Let’s go into uniqueness from competitors. You want to make sure your business name is unique. That may require combining parts from two words, for example, making up a whole new word entirely. But you don’t want to end up with something that, while it may be clever, could be confusing to potential clients. Clear beats clever and confusing any day.

2. Availability

Availability is vital. While deciding on a name for my business that eventually came to be called Creative Boost, after coming up with a few ideas, I went and searched online to see which names, if any, were in use anywhere.

URL

I wanted to check to see if it was being used by anyone in my state, by a similar type of business and which domain names, if any, were available for it. That’s how I ended up having to use a hyphen in the URL to get a .com. I also bought other variations of the domain and redirected them to the main one, the .com.

By the way, if you need to buy a domain, I recommend Name Cheap. Not only are their domain names cheap (see, that’s a good business name right there!), but their interface is easy to use.

Name in use

Besides the availability of the URL, there is also the potential that another business in your jurisdiction is using it already. In the United States—I think but can’t remember, and I’m not a lawyer—that two businesses may be allowed to have the same name if they are in different states. Also, I believe the same names are allowed in different countries depending on the company’s market.

This ensures that business names aren’t confusing to customers within a certain market.

Trademark

There is also the possibility that the name has been trademarked.

If you’re in the United States, you can search the USPTO TESS database to see if the name you’re interested in has been trademarked or not. You don’t want to infringe on another business’ trademark. That would be costly not only in terms of legal fees and damages but also in terms of having to rebrand your business.

I talked about this with lawyer Matt Johnston in the episode Tips About Trademarking Logo Designs.

Social media pages

It’s a good idea to also check the availability of various social media profiles.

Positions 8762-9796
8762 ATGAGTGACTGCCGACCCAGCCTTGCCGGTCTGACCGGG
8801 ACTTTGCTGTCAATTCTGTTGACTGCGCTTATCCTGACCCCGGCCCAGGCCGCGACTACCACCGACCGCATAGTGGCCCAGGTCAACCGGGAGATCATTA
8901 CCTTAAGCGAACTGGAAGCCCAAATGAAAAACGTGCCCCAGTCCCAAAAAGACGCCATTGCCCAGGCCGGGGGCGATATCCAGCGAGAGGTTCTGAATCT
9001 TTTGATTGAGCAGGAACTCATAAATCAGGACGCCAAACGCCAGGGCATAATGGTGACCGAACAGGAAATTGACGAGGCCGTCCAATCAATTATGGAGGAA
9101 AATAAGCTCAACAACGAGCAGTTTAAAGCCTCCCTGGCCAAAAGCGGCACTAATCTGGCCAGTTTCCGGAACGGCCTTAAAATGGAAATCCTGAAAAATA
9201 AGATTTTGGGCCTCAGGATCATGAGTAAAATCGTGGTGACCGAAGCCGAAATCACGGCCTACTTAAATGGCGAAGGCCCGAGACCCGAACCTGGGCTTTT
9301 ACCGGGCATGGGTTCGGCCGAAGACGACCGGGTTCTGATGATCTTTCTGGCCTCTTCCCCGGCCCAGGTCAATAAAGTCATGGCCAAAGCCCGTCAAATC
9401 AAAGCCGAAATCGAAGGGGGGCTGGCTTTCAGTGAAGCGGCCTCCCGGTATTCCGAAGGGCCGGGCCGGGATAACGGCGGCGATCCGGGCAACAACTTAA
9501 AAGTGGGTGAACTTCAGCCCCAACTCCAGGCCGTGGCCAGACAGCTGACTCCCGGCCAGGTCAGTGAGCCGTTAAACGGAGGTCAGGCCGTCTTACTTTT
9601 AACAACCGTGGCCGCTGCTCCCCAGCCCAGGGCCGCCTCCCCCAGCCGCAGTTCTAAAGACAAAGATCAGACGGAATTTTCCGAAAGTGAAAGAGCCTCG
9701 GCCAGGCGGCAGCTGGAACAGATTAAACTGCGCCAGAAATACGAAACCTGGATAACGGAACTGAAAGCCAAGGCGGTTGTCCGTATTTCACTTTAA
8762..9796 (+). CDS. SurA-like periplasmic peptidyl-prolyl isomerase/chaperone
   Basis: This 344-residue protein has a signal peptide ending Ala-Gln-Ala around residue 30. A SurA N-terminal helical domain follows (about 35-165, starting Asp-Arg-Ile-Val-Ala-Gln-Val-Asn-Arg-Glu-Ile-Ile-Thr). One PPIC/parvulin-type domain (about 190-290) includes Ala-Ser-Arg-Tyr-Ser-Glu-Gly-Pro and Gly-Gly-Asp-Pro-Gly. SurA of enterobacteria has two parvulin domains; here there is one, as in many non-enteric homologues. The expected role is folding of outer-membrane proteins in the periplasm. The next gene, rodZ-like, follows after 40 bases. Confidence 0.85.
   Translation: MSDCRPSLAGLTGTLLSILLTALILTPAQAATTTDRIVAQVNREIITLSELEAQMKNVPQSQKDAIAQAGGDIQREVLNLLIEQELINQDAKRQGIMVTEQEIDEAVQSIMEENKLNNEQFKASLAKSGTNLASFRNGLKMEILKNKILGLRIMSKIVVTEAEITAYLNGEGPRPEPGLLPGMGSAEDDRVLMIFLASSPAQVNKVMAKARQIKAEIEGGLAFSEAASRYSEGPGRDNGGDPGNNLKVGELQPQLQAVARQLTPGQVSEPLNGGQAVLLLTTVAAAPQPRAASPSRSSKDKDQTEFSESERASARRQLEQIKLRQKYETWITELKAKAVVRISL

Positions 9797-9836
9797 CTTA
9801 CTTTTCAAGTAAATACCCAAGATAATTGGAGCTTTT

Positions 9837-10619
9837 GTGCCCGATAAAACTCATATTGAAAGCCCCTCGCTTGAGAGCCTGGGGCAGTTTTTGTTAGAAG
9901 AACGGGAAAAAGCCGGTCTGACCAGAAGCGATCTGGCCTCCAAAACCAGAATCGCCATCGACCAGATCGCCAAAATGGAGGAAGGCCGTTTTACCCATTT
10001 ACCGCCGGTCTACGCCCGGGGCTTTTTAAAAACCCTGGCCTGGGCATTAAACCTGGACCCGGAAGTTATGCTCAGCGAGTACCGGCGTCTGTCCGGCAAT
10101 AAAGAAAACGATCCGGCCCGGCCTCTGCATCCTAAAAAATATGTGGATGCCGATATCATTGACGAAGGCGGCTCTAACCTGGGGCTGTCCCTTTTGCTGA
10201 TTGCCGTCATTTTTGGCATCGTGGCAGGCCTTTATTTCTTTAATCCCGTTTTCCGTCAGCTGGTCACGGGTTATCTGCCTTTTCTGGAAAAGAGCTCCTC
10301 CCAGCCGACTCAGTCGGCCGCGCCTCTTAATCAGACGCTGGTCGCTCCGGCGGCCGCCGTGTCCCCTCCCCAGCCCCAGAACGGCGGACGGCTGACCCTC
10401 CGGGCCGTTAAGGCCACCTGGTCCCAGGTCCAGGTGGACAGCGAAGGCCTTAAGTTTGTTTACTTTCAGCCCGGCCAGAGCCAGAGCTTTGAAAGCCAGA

3. Easy to pronounce

The name you come up with should be easy to pronounce. If it isn’t, it will make it harder for people to talk about your business and refer others to you. If it isn’t easy to pronounce, will they remember it?

4. Easy to remember

So speaking of the name needing to be easy to remember, that’s vital. If you tell someone your business name or a colleague refers a potential client to you, if they don’t remember, how will they find you? They can try to look you up online, but they still may not find you.

5. Easy to spell

It’s important that the name be easy to spell.

My business name, Gratzer Graphics, is an example of this. I’ve seen “Gratzer” spelled “Grazer.” If there is the potential for a misspelling, it would be a good idea to buy URLs with those spellings as well. So I could buy GrazerGraphics.com as well.

6. Makes sense for the industry and/or audience

Your business name should be clear to prospects and be relevant to the industries you serve, if you’re niched by industry. Remember the examples I mentioned earlier.

When you serve a certain industry and your business name reflects that, prospects in that industry will immediately feel that you understand their needs. That puts you higher up on their list against more generalist designers or firms.

If I had to go back and redo the name of my client-based business, I might not use my last name and, instead, choose something more specific to nonprofits, since we’ve always served nonprofits.

7. Sufficient specificity

While your business name could be specific to a certain type of work, you don’t necessarily want it to be too specific.